Then they suggest some good tests to see if your body has the stability and power it needs to be run-ready like:
⁃ Walking 30 minutes ⁃ Single leg balance 10 seconds ⁃ Single leg squat 10 repetitions each side ⁃ Jog on the spot 1 minute ⁃ Forward bounds 10 repetitions ⁃ Hop in place 10 repetitions each leg ⁃ Single leg ‘running man’: opposite arm and hip flexion/extension (bent knee) 10 repetitions each side ⁃ Single leg calf raise 10 reps each ⁃ Single leg bridge 10 reps each side

If you can achieve the above with good control (maybe film yourself and check) , then that’s a good sign you are ready to introduce running.
You can use these tests as an exercsie to improve and get run ready.

How is your pelvic floor functioning?

The pelvic floor muscles are placed under strain during pregnancy with the weight of the baby, placenta and extra fluid (which can be the equivalent of an extra 5 kgs in the last few weeks). So, pelvic floor dysfunction can still be ultra-common after C section.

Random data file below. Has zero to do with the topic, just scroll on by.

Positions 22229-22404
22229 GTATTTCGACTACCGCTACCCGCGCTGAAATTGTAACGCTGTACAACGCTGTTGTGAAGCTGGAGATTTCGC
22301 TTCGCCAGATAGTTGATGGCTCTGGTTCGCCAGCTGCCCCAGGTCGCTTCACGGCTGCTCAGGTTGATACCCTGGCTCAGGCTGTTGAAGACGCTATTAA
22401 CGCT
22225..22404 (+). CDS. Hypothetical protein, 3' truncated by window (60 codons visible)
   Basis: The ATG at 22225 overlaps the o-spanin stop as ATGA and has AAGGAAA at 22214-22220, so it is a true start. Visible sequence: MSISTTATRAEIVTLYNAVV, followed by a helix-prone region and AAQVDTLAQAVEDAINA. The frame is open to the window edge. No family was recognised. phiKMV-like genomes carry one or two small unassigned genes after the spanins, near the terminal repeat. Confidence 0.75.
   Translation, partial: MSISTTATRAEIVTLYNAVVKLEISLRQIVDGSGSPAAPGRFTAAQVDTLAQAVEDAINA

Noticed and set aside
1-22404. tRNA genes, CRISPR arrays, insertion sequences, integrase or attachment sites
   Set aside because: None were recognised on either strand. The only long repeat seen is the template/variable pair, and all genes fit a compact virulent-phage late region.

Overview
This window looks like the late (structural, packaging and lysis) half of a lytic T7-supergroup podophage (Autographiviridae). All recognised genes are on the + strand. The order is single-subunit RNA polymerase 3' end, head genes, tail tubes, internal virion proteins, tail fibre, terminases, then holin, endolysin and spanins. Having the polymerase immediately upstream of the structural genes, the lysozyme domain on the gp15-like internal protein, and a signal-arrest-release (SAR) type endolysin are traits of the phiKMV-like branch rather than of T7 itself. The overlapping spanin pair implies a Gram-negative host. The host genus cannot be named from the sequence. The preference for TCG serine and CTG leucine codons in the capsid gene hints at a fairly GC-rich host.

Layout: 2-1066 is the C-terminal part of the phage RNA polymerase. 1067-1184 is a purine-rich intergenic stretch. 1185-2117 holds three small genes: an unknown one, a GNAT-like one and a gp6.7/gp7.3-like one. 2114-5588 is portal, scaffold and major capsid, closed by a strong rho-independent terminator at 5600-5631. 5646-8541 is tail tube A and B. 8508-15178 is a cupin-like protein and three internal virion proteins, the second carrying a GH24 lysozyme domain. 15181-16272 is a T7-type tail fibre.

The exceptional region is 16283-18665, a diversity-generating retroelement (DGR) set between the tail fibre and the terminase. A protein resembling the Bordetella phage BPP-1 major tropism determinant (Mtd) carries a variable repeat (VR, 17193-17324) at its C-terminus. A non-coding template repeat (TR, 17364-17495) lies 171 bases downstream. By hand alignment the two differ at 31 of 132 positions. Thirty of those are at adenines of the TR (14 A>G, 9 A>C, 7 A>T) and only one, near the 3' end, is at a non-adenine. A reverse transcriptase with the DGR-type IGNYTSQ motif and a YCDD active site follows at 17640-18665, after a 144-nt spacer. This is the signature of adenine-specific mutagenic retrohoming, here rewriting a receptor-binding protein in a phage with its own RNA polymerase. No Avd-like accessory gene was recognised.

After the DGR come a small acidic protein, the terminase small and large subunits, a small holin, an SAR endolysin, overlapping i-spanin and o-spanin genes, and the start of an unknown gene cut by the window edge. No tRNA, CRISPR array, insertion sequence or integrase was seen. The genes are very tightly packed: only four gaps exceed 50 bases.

A vaginal delivery places an additional stretch on the pelvic floor muscles as the baby transcends. Sometimes stitches and repairs are needed. You wouldn’t start running on an injured muscle straight away, without some proper rehab first so think along the same ways after vaginal delivery.

Other questions to consider are:
Are you having any leaking?
Do you have vaginal heaviness?
Have you got ongoing constipation?
Are you struggling with pelvic pain?
Is sex painful since having your baby?